This is something Jayne Lewis, co-owner of Two Birds Brewing, has experienced firsthand. Having spent the past few months recalibrating her business – and her life – through the first wave of restrictions, the news of Melbourne’s stage four restrictions hit Jayne hard.

“I was literally sitting in the hairdresser crying the next day. Cause I was just like, ‘Holy crap. What even is this?’," she says.

“I don’t know that I necessarily have allowed myself to think about Lockdown 2.0, so when it happened, I was just thrown completely off. And spiralled for a good 24 hours.”

 

Two Birds' Jayne Lewis showcasing their pop-up drive-thru for the #keepinglocalive campaign video put together shortly after March's nationwide shutdown.

 

Jayne found that when she spoke to her team at Two Birds she wasn’t the only one struggling to deal with the changes.

“A lot of us just felt like a punch in the gut, felt like you were reeling and didn’t really know what to do and how to cope.

“The uncertainty has had an impact on different members of our team, but across the board everyone is down. There’s not a lot to get really excited about at the moment.”

This "across the board" feeling isn’t limited to Two Birds. One of the strangest elements of COVID is that there’s an element of universality to the experience (which is why it’s being compared, in some ways, to a world war) – we’re all dealing with similar things at the same time, and correspondingly there are some trends across how we’re being affected emotionally.

Alongside the anxieties described above, Jarrod has noticed countless people being affected by low mood, especially in areas where lockdown restrictions are in place.

“The feelings of loneliness [are] a bit scary for people. You’ve got the anxiety, but you’ve also got this low effect, depression kind of feel that you see in people – this loneliness, and lack of motivation, and struggling to feel connected.”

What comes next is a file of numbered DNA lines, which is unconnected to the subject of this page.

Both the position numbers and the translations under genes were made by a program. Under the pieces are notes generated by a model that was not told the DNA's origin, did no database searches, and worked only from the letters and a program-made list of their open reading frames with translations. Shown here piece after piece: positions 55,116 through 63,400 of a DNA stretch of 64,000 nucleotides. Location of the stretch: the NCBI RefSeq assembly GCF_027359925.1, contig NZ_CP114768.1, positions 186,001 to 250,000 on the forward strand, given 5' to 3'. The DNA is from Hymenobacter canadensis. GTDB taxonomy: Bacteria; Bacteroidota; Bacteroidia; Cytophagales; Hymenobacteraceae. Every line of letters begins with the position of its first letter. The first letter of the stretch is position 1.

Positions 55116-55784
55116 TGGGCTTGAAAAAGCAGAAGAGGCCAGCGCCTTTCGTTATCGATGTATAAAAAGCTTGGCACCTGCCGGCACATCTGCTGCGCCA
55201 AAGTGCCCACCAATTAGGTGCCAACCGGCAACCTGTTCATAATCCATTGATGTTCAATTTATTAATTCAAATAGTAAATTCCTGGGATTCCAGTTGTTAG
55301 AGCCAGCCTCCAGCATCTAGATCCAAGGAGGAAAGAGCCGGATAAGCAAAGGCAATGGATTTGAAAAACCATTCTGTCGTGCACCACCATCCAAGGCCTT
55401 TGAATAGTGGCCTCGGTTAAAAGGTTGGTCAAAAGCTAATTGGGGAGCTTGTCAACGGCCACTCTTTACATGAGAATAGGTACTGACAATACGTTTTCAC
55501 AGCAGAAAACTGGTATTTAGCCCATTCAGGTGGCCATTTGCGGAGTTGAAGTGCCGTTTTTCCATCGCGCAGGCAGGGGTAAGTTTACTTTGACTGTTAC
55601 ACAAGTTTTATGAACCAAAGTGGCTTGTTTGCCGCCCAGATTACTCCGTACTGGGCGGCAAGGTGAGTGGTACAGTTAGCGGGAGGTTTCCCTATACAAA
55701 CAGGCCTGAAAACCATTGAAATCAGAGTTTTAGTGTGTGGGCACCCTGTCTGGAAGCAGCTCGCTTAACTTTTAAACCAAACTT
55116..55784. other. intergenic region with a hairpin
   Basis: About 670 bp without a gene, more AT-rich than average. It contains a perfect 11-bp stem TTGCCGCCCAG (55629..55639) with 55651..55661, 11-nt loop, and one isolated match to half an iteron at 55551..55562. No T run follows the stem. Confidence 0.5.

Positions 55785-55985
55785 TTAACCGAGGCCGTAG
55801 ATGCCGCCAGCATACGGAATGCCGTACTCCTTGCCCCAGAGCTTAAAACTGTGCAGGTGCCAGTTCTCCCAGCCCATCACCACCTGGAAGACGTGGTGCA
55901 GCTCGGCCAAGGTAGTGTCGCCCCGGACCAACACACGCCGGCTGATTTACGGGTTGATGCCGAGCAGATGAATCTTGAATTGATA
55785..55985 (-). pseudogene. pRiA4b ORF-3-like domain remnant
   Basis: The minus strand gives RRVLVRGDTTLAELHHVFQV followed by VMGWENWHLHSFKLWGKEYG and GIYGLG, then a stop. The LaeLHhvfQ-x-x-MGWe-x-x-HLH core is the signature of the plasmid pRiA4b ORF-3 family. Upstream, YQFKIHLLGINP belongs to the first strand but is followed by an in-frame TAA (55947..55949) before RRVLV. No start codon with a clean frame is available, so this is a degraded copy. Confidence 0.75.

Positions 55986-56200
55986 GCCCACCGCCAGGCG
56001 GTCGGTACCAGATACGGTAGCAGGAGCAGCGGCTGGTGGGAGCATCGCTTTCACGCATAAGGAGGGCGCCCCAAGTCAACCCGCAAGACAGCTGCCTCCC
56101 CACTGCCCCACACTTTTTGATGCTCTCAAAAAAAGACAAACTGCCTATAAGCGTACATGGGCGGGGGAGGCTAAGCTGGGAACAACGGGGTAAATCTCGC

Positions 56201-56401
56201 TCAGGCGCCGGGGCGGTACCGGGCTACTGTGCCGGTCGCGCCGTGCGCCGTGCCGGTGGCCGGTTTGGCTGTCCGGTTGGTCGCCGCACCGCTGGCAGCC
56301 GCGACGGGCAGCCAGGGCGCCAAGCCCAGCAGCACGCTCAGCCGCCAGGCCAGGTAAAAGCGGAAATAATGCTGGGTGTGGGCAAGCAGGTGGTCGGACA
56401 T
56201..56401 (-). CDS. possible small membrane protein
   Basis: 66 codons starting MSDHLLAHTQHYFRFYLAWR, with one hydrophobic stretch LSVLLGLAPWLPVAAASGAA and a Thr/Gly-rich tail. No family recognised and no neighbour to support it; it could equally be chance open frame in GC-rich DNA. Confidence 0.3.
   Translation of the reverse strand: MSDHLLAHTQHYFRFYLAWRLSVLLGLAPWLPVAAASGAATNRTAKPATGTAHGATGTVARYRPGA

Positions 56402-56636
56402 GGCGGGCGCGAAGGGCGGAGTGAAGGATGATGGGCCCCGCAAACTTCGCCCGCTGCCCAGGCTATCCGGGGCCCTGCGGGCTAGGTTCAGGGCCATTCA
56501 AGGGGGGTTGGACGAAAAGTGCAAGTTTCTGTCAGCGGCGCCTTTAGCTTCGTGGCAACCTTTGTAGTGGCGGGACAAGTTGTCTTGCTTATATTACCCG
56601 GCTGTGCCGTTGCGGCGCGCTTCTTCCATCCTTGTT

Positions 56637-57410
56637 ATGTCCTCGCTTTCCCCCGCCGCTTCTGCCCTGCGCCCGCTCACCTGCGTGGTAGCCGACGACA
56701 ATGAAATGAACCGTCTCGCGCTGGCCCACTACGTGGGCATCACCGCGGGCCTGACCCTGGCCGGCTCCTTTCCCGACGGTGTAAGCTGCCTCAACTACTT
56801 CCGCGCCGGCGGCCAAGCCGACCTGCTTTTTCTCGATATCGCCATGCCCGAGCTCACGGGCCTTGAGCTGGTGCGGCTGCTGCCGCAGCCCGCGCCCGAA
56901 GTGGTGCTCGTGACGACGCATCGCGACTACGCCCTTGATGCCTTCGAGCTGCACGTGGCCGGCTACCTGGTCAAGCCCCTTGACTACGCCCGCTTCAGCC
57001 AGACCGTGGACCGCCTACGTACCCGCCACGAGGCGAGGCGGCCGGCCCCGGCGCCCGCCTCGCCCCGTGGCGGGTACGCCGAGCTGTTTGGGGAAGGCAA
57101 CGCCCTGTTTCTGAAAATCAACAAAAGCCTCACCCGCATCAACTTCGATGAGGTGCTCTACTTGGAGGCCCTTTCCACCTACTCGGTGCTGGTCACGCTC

As seen in the survey of Crafty Pint team members, these feelings can impact different people in different ways. For someone who hasn’t struggled with mental health before, the unfamiliarity and surprise of these intense emotions can bring an extra layer of concern. For others, the distress brought on during COVID can exacerbate pre-existing mental health difficulties.

In the midst of Victoria’s strict lockdown, where there’s growing fear over the future of hospitality and social isolation is a very present hardship, Peter echoed some of these thoughts as aligning with his own experience.

“We’re in a period of what feels like forced loneliness, so people who were managing their mental health problems are really at risk now.

“A few of those feelings will be brand new to some people and they should be aware of them.”

Peter himself is not a stranger to these feelings – he’s experienced depressive episodes in the past. But since he hasn’t struggled with mental health difficulties for the past six or seven years, he was still somewhat surprised by the dark emotions that seemed to take over when the restrictions tightened.

“At the start of this second lockdown I slipped into some really depressive habits,” he says.

“Negativity, struggling to get out of bed are all things that have become really foreign to me.”


Turning to drink